A UK politician was criticised last week for commenting that people with HIV should be banned from migrating to the UK.
Nigel Farage, leader of the UK Independence Party (UKIP) praised some aspects of Australia's immigration system, and suggested that some of their policies should be adopted in the UK.
In an interview with Newsweek Europe, Farage said he wanted to limit the 'quantity and quality' of migrants coming to the UK. He said 'It's simple. That Latvian convicted murderer shouldn't have been allowed here. Yes and people who do not have HIV, to be frank.'
However these comments have outraged many, including Dr Rosemarie Gillespie, chief executive of UK HIV charity the Terrence Higgins Trust, who commented that 'In bracketing those living with the condition with murderers, and suggesting that there is no place for them in his vision of Britain, Mr Farage has stooped to a new level of ignorance.'
Farage's interview took place prior to the by-election victory of UKIP politician Douglas Carswell, who became the first UKIP MP.
Carswell's father Dr Wilson Carswell was a leading HIV/AIDS researcher in Uganda in the 1970s and 80s, and was one of the first physicians to diagnose the disease.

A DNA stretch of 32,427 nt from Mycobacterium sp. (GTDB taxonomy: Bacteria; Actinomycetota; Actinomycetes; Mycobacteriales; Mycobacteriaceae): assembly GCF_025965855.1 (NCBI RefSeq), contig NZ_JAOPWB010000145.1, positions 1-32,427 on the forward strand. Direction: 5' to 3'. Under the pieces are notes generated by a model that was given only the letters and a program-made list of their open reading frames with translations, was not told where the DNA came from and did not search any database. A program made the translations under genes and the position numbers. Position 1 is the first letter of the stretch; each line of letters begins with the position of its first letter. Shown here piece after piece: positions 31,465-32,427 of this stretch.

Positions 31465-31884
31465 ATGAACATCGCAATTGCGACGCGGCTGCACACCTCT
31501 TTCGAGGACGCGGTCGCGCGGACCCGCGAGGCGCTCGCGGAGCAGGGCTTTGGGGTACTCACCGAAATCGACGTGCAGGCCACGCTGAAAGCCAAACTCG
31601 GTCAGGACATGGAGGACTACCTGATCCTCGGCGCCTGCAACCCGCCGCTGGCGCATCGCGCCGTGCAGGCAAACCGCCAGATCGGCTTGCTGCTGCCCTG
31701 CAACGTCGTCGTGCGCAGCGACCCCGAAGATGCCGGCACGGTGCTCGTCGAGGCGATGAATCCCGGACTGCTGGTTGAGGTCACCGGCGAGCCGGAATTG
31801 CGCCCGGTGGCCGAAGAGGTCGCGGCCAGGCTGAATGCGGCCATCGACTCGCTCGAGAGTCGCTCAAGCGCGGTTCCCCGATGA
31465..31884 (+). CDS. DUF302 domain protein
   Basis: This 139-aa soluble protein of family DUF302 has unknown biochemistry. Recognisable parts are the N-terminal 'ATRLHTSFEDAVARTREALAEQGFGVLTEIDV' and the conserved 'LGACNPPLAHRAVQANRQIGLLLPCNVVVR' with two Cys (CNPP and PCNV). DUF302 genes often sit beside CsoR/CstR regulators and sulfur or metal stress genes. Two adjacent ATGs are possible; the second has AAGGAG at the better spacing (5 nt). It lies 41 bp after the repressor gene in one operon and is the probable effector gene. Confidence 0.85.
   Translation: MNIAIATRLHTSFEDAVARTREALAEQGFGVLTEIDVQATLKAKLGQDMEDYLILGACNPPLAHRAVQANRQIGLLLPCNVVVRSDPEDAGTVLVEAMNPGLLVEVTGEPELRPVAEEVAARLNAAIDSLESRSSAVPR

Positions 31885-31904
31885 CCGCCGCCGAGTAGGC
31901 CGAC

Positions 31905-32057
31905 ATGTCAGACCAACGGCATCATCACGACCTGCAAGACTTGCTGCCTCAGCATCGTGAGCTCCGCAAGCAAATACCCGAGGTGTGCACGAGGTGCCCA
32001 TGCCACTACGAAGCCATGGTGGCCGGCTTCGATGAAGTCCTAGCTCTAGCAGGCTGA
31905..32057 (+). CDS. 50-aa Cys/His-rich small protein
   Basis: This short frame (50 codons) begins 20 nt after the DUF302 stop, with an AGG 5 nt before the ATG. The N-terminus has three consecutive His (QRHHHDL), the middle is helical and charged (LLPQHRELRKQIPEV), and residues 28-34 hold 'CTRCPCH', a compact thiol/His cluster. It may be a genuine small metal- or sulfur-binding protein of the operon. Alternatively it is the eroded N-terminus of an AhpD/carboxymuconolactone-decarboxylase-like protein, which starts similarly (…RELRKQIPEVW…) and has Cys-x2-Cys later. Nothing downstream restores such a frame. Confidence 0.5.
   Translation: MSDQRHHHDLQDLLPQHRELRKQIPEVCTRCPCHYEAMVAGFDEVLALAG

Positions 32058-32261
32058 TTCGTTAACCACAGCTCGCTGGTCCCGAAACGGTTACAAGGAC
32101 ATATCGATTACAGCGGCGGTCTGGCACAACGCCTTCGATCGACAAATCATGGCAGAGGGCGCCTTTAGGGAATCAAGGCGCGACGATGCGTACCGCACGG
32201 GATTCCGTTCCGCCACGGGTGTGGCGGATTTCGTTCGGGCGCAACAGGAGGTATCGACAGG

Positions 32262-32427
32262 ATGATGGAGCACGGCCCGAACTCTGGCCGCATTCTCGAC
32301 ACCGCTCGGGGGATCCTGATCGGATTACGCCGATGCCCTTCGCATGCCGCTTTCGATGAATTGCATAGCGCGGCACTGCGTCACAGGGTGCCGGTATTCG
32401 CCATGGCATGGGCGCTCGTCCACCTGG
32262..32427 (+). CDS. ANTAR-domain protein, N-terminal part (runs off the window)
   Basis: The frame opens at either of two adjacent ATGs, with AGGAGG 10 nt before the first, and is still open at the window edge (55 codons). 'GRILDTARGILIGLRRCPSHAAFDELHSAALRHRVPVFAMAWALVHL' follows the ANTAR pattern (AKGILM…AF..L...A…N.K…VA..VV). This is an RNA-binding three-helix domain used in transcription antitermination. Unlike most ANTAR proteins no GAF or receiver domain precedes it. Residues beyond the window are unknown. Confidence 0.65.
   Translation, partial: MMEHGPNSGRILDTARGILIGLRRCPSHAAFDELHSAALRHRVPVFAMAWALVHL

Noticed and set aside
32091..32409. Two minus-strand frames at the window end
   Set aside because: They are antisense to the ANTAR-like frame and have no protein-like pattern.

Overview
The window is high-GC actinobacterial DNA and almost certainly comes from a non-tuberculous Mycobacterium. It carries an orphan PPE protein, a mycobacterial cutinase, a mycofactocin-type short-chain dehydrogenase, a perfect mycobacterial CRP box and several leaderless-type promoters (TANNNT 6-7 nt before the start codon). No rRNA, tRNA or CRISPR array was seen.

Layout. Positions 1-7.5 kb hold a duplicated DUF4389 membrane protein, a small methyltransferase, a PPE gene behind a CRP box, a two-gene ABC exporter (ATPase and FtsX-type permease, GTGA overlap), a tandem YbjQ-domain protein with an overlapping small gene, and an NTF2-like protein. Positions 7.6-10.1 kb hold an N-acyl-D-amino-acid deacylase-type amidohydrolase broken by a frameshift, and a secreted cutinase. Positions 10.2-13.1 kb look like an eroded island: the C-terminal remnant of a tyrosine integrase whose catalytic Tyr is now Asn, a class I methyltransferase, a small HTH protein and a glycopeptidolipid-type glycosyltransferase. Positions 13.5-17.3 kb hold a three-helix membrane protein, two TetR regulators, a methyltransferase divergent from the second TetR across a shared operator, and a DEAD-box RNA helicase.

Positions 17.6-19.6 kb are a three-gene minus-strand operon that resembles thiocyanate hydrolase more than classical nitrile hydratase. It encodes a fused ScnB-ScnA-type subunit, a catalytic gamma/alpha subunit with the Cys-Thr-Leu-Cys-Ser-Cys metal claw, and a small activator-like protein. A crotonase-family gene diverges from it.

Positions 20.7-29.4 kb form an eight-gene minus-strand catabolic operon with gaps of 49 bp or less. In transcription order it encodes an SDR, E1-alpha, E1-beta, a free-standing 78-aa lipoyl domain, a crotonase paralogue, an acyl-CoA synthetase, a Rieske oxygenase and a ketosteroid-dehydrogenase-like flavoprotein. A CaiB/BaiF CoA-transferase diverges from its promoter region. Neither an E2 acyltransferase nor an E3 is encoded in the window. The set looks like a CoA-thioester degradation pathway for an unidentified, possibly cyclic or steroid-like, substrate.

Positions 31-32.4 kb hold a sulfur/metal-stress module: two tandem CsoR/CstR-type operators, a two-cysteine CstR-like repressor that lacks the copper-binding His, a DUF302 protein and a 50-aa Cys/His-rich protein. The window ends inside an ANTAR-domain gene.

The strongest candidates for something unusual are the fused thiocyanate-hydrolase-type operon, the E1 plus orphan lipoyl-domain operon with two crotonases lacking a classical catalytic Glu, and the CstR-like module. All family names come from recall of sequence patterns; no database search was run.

After the election Carswell appeared to distance himself from Farage's comments, saying that 'No one is seriously suggesting we should screen people for HIV coming in,' he told the BBC.
'What I think Nigel rightly said is we need a system like in Australia, a tough system to control our borders but it's got to be humane.'
Australia's immigration policy doesn't mean that people with HIV/AIDS are automatically excluded from visa applications, however it takes into account the Medicare costs, and visa approvals are based on these figures.
Rob Lake, CEO of the Australian Federation of AIDS Organisations (AFAO) says that even though visa approvals are based on cost considerations in relation to HIV treatments, it effectively 'filters out' anyone who has the disease as the medication costs are so high.
He also suggested that it should be Australia moving towards the UK policies on immigration of people with HIV; not the other way around.